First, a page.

This is a case about bankruptcy, sanctions and appellate jurisdiction.
I know what you're thinking. Zzzzzzzzzz. But it's actually a neat little dispute.
Judge Ikuta says that circuit precedent is clear, there's no appellate jurisdiction, and that precedent is normatively correct. Judge Graber agrees that circuit precedent is clear and that there's accordingly no appellate jurisdiction, but thinks that the court should revisit the issue en banc and overrule that precedent, which she argues was wrongly decided. Judge Quist, sitting by designation from the Western District of Michigan, agrees that circuit precedent is clear and that there's no jurisdiction, and refuses to take a position on the normative question, saying that it's "not for [him] to decide" whether the case should be taken en banc.
I tend to like it when a judge questions existing precedent. Especially when, as here, the circuit precedent on the issue seems to be somewhat of an outlier.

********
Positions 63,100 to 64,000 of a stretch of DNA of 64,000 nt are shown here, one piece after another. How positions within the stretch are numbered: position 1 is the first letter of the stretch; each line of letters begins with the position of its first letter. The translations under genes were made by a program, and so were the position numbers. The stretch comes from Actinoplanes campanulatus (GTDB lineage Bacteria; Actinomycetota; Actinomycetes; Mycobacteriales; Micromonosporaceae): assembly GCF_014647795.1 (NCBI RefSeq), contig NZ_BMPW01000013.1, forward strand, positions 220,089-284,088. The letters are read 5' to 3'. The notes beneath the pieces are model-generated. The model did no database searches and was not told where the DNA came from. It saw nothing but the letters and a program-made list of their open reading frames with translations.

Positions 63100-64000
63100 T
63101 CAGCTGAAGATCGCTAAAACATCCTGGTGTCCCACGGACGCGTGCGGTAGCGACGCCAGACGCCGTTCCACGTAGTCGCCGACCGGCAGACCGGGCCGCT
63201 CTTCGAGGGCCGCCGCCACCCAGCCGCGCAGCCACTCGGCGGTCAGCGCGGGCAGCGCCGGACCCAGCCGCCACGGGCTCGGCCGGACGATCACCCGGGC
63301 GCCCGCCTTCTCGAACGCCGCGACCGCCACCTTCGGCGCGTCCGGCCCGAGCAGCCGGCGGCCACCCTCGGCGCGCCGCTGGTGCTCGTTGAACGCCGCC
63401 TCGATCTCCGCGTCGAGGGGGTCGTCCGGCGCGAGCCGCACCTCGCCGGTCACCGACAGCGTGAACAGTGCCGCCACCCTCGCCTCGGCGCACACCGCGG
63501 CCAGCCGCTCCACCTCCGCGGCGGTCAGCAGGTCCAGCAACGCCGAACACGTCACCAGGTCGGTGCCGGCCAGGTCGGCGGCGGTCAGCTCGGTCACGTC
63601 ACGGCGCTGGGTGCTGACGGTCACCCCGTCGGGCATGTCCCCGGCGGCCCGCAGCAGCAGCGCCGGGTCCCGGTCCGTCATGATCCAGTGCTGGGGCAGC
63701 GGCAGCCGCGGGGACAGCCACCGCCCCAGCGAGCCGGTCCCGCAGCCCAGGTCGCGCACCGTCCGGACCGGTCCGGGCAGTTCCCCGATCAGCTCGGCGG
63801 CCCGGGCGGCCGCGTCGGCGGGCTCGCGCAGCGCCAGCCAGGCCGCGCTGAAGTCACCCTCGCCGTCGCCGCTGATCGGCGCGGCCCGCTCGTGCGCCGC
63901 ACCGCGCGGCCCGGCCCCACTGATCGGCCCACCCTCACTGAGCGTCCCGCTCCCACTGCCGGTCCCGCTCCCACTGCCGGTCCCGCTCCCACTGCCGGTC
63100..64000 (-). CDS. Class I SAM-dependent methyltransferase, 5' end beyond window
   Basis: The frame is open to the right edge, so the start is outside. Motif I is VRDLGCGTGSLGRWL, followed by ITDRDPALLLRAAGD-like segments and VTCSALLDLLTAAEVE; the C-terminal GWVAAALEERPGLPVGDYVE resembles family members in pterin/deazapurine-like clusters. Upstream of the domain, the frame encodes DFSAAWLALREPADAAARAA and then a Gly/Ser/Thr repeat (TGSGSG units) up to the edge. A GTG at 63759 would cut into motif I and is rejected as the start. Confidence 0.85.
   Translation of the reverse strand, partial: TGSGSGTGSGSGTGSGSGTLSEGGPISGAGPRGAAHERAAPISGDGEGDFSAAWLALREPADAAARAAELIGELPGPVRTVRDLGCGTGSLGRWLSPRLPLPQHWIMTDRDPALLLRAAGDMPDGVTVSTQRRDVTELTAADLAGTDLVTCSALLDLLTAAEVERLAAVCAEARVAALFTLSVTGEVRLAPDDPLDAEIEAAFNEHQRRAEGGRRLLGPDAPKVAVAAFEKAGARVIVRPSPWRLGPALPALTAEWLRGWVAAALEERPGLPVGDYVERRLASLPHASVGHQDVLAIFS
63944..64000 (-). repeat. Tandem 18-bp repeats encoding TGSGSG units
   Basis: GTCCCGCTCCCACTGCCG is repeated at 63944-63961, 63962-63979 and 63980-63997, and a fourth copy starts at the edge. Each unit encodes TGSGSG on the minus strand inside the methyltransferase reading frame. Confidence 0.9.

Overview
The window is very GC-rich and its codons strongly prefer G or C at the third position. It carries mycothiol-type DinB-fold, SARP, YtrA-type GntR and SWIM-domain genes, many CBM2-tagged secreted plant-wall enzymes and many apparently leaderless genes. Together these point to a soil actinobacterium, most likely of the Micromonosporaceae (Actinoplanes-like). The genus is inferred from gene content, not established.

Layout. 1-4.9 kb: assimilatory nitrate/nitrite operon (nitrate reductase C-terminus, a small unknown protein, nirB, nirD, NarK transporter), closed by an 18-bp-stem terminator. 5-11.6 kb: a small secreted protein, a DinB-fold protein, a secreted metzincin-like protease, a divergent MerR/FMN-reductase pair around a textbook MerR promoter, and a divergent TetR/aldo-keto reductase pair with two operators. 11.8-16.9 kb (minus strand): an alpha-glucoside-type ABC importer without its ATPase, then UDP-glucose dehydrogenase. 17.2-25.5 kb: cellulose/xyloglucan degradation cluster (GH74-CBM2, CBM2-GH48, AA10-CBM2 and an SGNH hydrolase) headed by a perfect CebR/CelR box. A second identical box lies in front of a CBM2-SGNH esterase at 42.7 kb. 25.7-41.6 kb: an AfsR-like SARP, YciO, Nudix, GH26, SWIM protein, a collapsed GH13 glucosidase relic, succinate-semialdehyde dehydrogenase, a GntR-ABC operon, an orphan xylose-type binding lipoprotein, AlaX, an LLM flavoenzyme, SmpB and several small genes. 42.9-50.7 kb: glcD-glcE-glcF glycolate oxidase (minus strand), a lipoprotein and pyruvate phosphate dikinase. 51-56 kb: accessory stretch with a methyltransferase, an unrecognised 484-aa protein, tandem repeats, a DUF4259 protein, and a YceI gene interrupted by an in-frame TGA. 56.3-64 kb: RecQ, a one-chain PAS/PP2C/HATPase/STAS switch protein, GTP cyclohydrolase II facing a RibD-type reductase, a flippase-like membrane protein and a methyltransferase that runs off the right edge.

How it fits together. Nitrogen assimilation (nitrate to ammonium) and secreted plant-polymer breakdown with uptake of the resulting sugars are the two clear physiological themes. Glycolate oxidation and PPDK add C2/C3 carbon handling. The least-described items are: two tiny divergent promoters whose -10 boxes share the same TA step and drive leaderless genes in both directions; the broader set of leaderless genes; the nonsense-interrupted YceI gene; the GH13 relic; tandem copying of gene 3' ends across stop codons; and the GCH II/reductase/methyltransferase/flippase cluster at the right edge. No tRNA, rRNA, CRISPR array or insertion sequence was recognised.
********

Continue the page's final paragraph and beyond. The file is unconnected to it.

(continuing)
I imagine that Judge Graber will call for an en banc vote -- otherwise why write the concurrence -- unless the handwriting on the wall is crystal clear (and perhaps even then). Despite the snoozy nature of the case, it's not a nontrivial chance of getting a majority vote. None of the members of the panel who decided the prior circuit precedent (Judges Ferguson, Canby & Hall) have a vote. And it's not a starkly political case. It's all about procedure.
That said, maybe the en banc court will decide to leave the circuit split for the Supreme Court to resolve. Which is another way of saying that the circuit split on this issue might well fester for the next century.
One more thing. This may well be much ado about nothing. My (admittedly half-informed) sense is that the sanction orders here appear pretty well-taken. So even if the appellants prevail, this may well just involve a lot of time and expense just to watch the orders affirmed.